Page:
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Entry Category: Counties - Starting with H

Hempstead County

Hempstead County, located in the southwest corner of the state, was organized in 1818, before Congress established Arkansas Territory. The Missouri territorial legislature had created three counties from Arkansas County—Hempstead, Clark, and Pulaski. The county was named for Edward Hempstead, the first delegate to Congress from Missouri Territory. It has been the home of four Arkansas governors: Augustus H. Garland, Daniel Webster Jones, William Jefferson Clinton (later a U.S. president), and Michael Dale Huckabee. European Exploration and Settlement Early Spanish and French explorers traded with the Indians, and it is possible that Hernando de Soto’s 1539–1542 expedition visited this area. Archaeologists have found evidence of Caddo Indian villages and mounds. The Caddo were known to hunt along the Red River …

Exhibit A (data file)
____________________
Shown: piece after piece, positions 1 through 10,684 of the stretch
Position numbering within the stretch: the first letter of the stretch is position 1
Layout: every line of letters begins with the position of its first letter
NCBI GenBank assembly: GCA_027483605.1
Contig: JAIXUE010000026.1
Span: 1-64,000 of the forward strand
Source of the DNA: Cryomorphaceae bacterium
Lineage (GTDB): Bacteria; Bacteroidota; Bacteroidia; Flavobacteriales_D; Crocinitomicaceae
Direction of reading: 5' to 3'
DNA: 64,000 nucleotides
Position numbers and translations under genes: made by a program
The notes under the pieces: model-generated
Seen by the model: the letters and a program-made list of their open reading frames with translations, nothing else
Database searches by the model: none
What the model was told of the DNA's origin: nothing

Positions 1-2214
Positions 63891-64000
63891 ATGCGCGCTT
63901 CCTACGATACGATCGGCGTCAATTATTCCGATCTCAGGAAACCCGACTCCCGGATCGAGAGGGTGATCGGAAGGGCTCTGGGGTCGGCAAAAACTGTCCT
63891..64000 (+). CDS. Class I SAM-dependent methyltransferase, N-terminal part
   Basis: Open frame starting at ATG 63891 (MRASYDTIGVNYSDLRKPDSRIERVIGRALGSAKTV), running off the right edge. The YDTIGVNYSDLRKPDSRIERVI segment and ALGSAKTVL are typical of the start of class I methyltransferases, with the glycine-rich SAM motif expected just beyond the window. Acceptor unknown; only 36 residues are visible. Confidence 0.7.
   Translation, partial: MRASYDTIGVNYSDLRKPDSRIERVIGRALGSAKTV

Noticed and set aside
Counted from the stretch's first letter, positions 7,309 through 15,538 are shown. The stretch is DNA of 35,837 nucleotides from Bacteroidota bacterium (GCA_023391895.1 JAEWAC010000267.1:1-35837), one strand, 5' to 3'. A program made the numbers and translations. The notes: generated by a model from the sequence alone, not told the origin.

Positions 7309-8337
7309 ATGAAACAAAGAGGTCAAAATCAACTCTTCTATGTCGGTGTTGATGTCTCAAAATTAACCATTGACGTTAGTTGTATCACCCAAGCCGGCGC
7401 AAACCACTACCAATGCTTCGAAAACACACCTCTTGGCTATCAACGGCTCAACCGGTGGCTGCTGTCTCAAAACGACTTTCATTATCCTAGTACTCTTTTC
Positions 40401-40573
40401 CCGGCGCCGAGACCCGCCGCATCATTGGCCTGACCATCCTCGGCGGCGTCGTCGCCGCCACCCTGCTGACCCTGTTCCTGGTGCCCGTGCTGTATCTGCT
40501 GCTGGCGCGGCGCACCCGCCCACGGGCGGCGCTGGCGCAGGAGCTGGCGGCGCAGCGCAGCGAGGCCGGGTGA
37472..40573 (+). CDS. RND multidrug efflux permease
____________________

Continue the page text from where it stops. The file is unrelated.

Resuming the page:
Hot Spring County

Hot Spring County was established by an act of the territorial legislature in 1829 with land taken from Clark County. Located southeast of the Ouachita National Forest, Hot Spring County is bisected by the Ouachita River and includes landforms ranging from mountains to lowlands once covered in hardwood and pine forests. The combination of rock types and fault lines is responsible for the hot spring that provides the name for the county. This county, located in the southwest region of the state, has a diverse economy based on timber, manufacturing, mining, and agriculture (corn, cotton, and some rice). Ironically, the spring for which Hot Spring County is named is no longer within the county limits. Garland County was created in …

Howard County

Howard County encompasses the Ouachita Mountains to the north and the Coastal Plain to the south. It was created in 1873 from portions of Pike, Polk, Hempstead, and Sevier counties. Nashville in eastern Howard County was the birthplace of the Dillard’s department store chain. Howard County was also the location of one of the state’s most notorious race riots. European Exploration and Settlement The first accounts of the inhabitants from this area come from the chronicles of the Hernando de Soto expedition in the sixteenth century. The area is known to have been inhabited by the Caddo tribe. By the mid-1800s, however, the U.S. government had relocated the Caddo to what is now Oklahoma. This area was also part of the …